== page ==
Broome berth offer for US Navy co-operation
The tourist town of Broome could become a northern Australian hub for the US Navy amid increasing tensions with China after the State Government invited it to berth warships at the soon-to-be dredged port.
WA Defence Issues Minister Paul Papalia told The Weekend West he “rolled out the welcome mat” during discussions with high-level US officials on the sidelines of the Australian American Leadership Dialogue in Honolulu last week.
The State Government this month announced $7 million in dredging works would remove obstacles in Broome Port’s approach channel to improve access by bigger vessels and secure more cruise ship visits.
Mr Papalia said he told foreign policy, operations and logistics chiefs from the US Pacific Command of the development.
“We’ve talked to the very highest people in the directorate of operations that schedule ship visits and they are now aware that we are very welcoming, the welcome mat is out and we have a range of capabilities,” he said.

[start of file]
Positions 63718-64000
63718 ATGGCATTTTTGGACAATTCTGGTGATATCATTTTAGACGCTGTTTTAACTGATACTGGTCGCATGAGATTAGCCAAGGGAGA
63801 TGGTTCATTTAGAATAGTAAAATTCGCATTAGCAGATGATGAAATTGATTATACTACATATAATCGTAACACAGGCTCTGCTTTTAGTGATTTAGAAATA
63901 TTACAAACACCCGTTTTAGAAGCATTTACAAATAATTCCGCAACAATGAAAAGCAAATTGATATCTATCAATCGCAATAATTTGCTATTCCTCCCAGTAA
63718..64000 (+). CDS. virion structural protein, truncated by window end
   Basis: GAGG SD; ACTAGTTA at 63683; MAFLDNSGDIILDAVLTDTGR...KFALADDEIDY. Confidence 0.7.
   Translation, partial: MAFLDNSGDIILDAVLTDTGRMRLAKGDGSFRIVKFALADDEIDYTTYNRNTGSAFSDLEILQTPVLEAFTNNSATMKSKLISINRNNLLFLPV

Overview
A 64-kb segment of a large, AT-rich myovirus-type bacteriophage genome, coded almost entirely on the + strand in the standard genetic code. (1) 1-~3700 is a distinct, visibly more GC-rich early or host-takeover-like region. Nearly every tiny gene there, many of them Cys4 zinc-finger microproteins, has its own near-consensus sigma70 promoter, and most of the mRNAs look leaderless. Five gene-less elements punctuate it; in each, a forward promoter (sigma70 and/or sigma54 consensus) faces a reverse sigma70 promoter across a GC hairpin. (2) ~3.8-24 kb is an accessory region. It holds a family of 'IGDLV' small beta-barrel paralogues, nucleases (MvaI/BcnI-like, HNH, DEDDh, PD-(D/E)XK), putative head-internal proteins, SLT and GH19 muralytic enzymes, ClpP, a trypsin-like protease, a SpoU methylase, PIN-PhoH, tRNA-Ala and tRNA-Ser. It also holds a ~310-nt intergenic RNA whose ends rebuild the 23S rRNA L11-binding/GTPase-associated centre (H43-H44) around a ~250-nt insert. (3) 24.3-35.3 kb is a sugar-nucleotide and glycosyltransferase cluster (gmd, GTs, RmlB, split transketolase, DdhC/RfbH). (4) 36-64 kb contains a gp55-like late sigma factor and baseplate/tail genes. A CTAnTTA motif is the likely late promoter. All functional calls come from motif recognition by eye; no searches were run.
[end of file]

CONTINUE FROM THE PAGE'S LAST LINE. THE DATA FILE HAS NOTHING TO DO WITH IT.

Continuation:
Mr Papalia said destroyers or cruisers could bring up to 500 crew to spend money in Broome.
Broome was much closer to the Middle East than US ports such as Hawaii and San Diego, and would represent a significant fuel saving over Perth.
Mr Papalia said the State did not believe hosting US warships would make Broome a target or antagonise regional rival China.
Former foreign affairs and defence minister Stephen Smith, a director of the Perth US Asia think tank, said Mr Papalia’s offer was positive for the co-operation agreed with the US in 2011.
“While one would naturally expect Garden Island and Darwin to be the predominant ports for that purpose, an expanded Broome port does potentially provide some additional North West options, not just for US practical co-operation but also for other navies, in particular Indonesia.”
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